NCAA Loosens Transfer Rules

On Wednesday June 13, 2018, the NCAA changed their stringent transfer rules for their student athletes. In the past, student athletes went through a “permission to contact” process. This process limited their ability to transfer as their current college coaches were able to block the athlete from transferring to certain schools. For example, many coaches would not allow a player to transfer within their own conference. The only way to get around these bars, was for the student athlete to forego receiving financial aid at their new school. This is simply not an option for majority of these athletes.

Now, starting in October 2018, the NCAA has shifted to a “notification” system that will allow the athletes to transfer without coaches’ permission. After an athlete decides to transfer, he or she will notify their coaches and the school is required to enter the athlete’s name into a national database. Other coaches will then be able to contact the athletes who are in the database. One shortcoming of the new rule is that the NCAA “year in residence” provision still applies. The “year in residence” requires athletes to spend a full year at their new college before they can compete for their new school. This year can potentially effect athlete’s eligibility, which has been the subject of various suits.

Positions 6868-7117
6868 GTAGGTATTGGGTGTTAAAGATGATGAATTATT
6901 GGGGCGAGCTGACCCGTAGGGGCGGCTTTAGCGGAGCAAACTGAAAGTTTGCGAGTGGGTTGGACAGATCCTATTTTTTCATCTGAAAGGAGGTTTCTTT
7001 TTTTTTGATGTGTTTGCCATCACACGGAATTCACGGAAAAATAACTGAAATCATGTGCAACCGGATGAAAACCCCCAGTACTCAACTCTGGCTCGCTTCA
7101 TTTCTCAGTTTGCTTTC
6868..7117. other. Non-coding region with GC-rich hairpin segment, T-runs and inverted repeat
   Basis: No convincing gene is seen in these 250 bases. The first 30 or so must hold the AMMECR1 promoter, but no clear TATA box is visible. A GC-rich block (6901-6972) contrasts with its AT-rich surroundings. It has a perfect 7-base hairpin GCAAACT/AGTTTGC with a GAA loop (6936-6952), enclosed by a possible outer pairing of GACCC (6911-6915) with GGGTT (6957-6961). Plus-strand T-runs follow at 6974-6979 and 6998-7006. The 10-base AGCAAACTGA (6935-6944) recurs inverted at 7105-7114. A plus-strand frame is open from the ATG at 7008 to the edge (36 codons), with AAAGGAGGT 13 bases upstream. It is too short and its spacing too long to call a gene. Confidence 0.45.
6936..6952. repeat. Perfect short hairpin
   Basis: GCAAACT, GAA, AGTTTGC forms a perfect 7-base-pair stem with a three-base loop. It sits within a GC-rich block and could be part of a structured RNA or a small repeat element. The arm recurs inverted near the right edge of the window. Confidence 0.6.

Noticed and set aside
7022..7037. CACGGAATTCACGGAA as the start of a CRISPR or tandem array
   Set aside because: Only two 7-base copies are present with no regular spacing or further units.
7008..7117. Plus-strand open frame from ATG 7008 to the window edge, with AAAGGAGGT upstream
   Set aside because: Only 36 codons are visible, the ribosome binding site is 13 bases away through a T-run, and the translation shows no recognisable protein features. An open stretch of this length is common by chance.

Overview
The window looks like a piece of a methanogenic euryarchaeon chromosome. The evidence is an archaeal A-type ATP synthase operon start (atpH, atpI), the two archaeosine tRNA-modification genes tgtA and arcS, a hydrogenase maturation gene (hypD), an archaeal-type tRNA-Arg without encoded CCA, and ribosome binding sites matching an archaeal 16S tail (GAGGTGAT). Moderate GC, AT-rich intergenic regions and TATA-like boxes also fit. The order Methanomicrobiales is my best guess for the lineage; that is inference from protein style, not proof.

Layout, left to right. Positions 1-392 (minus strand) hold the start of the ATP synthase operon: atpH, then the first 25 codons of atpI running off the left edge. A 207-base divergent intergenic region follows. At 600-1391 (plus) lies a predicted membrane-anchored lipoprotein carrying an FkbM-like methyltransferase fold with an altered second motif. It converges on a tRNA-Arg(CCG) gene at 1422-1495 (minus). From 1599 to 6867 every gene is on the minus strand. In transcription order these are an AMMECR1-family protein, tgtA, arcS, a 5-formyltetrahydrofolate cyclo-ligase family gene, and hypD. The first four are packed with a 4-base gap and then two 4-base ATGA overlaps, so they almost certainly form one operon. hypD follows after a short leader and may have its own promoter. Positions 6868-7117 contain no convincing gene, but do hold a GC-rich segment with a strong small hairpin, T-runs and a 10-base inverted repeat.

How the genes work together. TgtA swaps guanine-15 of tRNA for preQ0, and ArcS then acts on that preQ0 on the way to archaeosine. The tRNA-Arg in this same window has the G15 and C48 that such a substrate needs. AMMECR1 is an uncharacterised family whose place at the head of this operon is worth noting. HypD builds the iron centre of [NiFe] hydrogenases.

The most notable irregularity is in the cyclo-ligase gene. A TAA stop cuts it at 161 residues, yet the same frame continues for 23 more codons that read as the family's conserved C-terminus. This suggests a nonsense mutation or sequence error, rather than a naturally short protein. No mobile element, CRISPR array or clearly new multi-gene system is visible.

However, the rule should still be seen as a positive, as student athletes gained freedom to control where they would like to attend school. Athletes often argued it was unfair for a coach to be able to leave to any school, while the player’s choices were restricted. The new rule also heightens the punishment to coaches who attempt to recruit athletes from other schools to a “level 2 violation” which is much more significant.

Nevertheless, the various NCAA conferences themselves will be able to make their own transfer policies, which may could end up being stricter than the national rule. Although this may again hinder athlete’s freedom, the NCAA Division I Council did include a second provision to alleviate the “year in residence” burden on the athlete. This provision came in the form of loosening the redshirt rules. Athletes will now be able to compete in up to four contests without losing a year of eligibility, which gives athletes a chance to gain experience and still have four years of eligibility left. The Council said, “This change promotes not only fairness for college athletes, but also their health and well-being. Redshirt football student-athletes are more likely to remain engaged with the team, and starters will be less likely to feel pressure to play through injuries.”  The NCAA says they will continue to expand their by-laws to protect and promote their student athletes.

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